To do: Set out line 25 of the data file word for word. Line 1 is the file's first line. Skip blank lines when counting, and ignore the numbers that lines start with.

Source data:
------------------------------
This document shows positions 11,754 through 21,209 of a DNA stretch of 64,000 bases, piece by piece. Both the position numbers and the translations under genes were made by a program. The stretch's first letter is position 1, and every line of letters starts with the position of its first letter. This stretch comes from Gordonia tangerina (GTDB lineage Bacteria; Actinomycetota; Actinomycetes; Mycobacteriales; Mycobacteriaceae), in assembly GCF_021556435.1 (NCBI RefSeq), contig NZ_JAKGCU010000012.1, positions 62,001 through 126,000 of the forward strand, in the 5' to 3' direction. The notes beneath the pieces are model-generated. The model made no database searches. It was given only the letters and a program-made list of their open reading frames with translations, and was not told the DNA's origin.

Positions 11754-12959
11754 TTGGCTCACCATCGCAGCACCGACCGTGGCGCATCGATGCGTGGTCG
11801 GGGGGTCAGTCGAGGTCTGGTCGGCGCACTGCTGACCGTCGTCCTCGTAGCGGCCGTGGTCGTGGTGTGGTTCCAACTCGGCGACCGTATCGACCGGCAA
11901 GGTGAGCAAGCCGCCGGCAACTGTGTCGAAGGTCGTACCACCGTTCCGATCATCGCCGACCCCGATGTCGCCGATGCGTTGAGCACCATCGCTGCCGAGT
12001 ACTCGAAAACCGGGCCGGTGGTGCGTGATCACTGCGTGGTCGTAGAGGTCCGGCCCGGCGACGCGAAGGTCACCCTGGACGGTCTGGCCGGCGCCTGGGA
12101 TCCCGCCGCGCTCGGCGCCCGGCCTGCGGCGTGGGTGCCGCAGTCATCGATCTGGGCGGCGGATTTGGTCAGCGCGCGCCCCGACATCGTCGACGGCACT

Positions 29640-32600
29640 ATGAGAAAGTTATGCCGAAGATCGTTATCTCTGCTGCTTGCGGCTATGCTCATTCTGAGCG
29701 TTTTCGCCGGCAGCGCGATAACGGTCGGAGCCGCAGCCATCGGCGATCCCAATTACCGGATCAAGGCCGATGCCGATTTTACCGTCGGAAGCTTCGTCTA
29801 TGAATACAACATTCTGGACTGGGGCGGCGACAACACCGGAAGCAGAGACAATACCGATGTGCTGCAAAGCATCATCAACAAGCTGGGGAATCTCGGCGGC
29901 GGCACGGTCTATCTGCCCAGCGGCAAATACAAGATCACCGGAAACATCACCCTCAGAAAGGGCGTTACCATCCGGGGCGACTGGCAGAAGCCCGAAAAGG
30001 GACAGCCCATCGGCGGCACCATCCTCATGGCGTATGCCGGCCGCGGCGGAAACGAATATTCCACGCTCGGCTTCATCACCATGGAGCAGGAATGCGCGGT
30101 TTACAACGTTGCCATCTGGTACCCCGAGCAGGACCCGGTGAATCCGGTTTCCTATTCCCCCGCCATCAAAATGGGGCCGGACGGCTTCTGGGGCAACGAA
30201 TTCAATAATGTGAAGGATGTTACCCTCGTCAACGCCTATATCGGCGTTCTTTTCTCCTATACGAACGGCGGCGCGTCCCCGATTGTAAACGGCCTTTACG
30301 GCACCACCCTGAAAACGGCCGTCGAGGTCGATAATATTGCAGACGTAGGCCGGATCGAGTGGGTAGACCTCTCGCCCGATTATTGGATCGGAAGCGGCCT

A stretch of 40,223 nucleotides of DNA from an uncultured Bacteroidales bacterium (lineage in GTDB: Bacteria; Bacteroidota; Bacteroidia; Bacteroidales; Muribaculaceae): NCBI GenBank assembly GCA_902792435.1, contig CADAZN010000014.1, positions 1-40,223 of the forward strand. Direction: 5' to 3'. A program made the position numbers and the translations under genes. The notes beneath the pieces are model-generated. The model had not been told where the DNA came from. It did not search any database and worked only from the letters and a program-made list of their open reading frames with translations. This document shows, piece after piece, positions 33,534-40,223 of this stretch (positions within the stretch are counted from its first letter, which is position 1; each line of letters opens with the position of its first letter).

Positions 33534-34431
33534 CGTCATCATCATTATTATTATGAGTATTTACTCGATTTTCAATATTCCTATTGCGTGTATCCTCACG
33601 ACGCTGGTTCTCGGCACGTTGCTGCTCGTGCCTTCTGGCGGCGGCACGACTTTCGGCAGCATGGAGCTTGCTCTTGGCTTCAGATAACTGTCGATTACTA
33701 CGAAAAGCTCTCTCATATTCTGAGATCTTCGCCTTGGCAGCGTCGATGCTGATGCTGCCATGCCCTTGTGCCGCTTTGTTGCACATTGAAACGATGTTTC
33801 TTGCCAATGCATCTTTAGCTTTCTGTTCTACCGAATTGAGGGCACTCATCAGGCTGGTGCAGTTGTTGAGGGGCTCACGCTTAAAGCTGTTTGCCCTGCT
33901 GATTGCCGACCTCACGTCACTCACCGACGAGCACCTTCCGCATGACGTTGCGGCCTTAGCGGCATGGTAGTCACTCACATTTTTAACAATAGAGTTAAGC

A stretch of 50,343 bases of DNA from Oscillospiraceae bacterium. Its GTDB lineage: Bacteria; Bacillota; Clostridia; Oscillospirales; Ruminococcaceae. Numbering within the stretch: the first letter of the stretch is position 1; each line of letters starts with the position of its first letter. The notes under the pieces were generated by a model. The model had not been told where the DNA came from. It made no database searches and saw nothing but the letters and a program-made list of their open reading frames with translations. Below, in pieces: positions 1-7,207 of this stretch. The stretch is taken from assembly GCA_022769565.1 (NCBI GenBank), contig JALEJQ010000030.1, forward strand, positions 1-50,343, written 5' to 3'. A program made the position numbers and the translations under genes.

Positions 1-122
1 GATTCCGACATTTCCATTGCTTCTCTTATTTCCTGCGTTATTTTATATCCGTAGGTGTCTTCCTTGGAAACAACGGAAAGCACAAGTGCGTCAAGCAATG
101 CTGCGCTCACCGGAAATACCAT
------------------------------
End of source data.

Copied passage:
Positions 1-122